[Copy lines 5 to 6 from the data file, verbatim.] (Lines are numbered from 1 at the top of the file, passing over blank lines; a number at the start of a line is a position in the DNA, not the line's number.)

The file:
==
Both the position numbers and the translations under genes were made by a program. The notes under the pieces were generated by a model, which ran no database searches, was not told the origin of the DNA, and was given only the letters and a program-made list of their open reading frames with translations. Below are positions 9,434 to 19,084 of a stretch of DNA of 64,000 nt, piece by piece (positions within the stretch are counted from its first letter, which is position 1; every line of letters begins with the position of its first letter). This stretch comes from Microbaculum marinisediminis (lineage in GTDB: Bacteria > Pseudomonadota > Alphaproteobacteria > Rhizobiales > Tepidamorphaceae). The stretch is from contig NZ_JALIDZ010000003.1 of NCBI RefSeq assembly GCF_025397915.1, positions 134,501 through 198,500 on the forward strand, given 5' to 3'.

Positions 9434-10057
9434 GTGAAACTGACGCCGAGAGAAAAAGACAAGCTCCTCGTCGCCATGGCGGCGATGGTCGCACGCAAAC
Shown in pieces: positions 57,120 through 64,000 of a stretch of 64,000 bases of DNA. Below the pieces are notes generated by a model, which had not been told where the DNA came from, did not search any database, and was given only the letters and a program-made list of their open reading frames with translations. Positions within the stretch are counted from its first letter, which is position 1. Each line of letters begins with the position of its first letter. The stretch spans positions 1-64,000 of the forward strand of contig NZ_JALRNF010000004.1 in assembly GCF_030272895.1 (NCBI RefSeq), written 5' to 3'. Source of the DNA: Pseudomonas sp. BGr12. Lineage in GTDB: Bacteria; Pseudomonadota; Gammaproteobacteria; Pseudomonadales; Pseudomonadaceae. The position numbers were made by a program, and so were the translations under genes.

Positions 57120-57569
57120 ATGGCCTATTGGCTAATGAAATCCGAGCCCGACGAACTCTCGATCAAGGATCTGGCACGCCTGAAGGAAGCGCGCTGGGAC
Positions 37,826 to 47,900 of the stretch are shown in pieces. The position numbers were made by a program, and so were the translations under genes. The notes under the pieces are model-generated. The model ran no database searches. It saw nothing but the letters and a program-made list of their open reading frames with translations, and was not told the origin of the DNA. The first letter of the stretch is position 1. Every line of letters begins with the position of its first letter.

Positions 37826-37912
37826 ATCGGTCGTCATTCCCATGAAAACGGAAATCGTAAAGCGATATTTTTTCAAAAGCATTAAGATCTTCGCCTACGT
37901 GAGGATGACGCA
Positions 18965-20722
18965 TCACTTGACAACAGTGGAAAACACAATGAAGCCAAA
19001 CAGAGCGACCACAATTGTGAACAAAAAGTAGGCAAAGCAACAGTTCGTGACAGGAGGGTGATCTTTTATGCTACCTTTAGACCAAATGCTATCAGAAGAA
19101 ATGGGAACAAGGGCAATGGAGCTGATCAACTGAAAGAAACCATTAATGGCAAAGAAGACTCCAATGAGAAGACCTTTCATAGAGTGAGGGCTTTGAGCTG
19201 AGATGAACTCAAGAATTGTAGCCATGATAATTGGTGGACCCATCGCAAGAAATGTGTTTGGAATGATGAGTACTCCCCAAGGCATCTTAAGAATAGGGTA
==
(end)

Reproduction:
Positions 57120-57569
57120 ATGGCCTATTGGCTAATGAAATCCGAGCCCGACGAACTCTCGATCAAGGATCTGGCACGCCTGAAGGAAGCGCGCTGGGAC